There will usually be little or no difficulty in determining an applicant’s actual financial position. That will be a matter of history, most of the traces of which will be captured in documents. It is another matter to determine the hypothetical position. Here, judgments must be made, often on the basis of incomplete evidence. That will usually give rise to a range of plausible hypothetical financial positions against which to compare the applicant’s actual financial position and, hence, a range of amounts that it may be reasonable to assess as compensation. Nevertheless, an applicant bears the onus of adducing evidence from which the Court can rationally infer a relevant hypothetical position.

[54] [2013] FCCA 1771 at [87] and [88]

  1. In addition to economic loss, an order for compensation may be made under s.545(2)(b) of the FW Act where a person has suffered distress, hurt and humiliation as a result of the contravention of a civil remedy provision.[55]

[55] Australian Licensed Aircraft Engineers Association v International Aviation Service Assistance Pty Ltd [2011] FCA 333(Barker J)

Compensation – economic loss

  1. Ms Pacheco-Hernandez ceased her employment with Lagardère on 14 April 2017.[56] In evidence given under cross-examination, Ms Pacheco-Hernandez said she did not immediately look for new work because she “wasn’t mentally in the space to do it”.[57] She could not recall when she commenced to look for work, but was “months after”,[58] but she commenced a new job at the end of January 2018. Ms Pacheco-Hernandez annexed job search applications to her first affidavit which, in cross-examination, she accepted show she was reasonably active in pursuing other employment from April to around July 2017.[59] Ms Pacheco-Hernandez also accepted in cross-examination that she had looked for alternative employment before Lagardère terminated her employment.[60] There was a suggestion in her evidence that she decreased the intensity of her search for employment around October 2017,[61] but Mr Marshall did not submit that Ms Pacheco-Hernandez did not make reasonable efforts to seek new employment. Mr Marshall did submit, however, that given the fractious relationship between Ms Pacheco-Hernandez and other employees of Lagardère, and that Ms Pacheco-Hernandez had looked for alternative employment while employed by Lagardère, the probabilities were that Ms Pacheco-Hernandez would not have remained employed with Lagardère for any substantial period after 14 April 2017 had Lagardère not dismissed her.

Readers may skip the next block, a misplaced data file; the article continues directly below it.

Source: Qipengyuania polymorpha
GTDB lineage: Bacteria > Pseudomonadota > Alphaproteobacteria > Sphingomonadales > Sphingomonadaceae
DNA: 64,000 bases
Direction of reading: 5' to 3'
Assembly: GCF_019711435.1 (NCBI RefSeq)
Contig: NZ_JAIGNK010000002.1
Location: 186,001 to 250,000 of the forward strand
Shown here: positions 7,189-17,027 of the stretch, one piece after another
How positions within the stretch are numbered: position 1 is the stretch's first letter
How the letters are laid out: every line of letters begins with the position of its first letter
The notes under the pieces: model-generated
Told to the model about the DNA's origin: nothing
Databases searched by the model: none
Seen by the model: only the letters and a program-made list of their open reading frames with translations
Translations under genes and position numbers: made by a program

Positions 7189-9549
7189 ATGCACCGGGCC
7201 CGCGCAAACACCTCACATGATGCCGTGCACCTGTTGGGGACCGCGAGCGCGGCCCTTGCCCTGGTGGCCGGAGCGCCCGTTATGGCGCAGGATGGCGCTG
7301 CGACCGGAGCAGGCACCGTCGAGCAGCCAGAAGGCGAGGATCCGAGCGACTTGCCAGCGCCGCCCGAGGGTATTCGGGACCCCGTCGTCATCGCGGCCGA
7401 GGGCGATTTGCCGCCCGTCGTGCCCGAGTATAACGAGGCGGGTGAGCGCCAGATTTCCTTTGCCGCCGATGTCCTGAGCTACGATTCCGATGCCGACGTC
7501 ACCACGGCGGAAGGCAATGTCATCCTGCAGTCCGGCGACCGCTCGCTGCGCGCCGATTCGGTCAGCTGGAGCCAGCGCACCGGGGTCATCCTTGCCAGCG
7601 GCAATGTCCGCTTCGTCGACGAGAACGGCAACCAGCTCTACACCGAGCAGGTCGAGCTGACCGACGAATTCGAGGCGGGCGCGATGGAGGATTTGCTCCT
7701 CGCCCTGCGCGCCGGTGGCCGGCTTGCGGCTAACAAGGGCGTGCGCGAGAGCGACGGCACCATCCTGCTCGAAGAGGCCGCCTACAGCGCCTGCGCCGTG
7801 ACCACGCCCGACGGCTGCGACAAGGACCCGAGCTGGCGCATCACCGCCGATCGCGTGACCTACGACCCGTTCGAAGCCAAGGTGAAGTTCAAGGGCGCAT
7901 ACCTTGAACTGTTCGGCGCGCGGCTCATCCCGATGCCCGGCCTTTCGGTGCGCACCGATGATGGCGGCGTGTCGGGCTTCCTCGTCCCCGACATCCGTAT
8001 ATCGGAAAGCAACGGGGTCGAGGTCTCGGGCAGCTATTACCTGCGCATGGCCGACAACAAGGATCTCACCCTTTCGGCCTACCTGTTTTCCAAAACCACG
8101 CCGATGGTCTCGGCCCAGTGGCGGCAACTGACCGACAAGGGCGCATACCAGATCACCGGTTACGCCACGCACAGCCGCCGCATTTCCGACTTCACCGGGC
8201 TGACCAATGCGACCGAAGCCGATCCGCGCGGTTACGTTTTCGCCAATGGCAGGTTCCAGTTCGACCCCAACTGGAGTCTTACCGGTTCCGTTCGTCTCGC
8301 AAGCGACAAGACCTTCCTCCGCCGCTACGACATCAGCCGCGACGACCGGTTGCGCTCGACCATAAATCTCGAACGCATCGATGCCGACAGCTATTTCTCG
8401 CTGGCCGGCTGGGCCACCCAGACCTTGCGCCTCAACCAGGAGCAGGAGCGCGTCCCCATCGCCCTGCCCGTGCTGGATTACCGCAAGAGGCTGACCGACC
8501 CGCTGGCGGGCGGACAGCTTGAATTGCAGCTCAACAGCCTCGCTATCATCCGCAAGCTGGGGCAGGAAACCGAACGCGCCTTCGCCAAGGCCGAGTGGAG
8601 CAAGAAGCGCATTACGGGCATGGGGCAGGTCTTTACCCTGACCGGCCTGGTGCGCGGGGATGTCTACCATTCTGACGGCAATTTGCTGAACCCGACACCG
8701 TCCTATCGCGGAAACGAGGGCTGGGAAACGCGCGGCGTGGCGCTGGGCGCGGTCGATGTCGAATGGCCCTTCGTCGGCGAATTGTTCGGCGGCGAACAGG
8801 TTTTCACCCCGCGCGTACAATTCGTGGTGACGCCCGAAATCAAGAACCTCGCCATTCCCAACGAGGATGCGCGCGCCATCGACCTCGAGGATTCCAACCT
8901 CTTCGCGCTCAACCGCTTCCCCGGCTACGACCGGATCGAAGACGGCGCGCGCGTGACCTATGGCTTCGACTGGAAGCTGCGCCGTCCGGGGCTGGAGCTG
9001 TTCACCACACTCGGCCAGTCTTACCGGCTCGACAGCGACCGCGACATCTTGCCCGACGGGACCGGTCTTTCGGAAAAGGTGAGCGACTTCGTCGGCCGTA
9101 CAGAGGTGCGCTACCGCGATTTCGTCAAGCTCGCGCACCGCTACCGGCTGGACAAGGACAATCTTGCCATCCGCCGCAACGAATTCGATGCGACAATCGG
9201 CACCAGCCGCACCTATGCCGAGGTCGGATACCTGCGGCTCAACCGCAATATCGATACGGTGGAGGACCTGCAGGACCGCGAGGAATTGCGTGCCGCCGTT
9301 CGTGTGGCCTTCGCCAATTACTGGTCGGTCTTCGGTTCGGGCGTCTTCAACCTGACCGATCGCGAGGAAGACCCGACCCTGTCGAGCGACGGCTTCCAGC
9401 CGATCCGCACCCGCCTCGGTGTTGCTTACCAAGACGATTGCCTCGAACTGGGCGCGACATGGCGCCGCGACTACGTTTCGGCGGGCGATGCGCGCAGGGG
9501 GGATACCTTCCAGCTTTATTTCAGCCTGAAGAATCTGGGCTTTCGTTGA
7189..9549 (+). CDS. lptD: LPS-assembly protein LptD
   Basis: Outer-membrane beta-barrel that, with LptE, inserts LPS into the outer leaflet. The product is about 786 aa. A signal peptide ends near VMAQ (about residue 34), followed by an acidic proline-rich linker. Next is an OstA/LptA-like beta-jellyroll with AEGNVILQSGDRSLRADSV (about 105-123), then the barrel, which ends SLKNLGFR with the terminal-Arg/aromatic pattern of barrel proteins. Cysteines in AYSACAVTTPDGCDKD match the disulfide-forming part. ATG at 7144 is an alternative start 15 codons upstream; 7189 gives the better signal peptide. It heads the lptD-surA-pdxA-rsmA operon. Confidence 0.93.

[56] T64.40

[57] T65.15

[58] T65.15

[59] T67.20

[60] T65.45 – T66.5: “I was applying since the first day that – even before, I think, that – before they decide to terminate me, because I knew that things wasn’t going well and I wasn’t trusting that my position was secure.”

[61] T67.45

  1. I am not satisfied that Ms Pacheco-Hernandez would have remained employed by Lagardère until the end of January 2018 had Lagardère not terminated her employment in contravention of s.340 of the FW Act. I find Ms Pacheco-Hernandez became unhappy with her employment with Lagardère soon after she commenced working there. That is demonstrated by the email Ms Pacheco-Hernandez sent on 20 December 2016, only some six weeks after she commenced her employment, where she expressed wide ranging criticisms of her colleagues and management. Ms Pacheco-Hernandez remained unhappy, as is shown by the later emails she sent, and her looking for other employment before Lagardère terminated her employment. On the other hand, those responsible for managing Ms Pacheco-Hernandez, and in particular, Ms Toncian, were also unhappy with Ms Pacheco-Hernandez as an employee. That is evident in the emails Ms Toncian sent to Ms Colliver. Although I have found in the circumstances of this case that Lagardère terminated Ms Pacheco-Hernandez in contravention of s.340 of the FW Act, that does not mean it would have been out of the power of Lagardère to have lawfully terminated Ms Pacheco-Hernandez’s employment after 10 April 2017.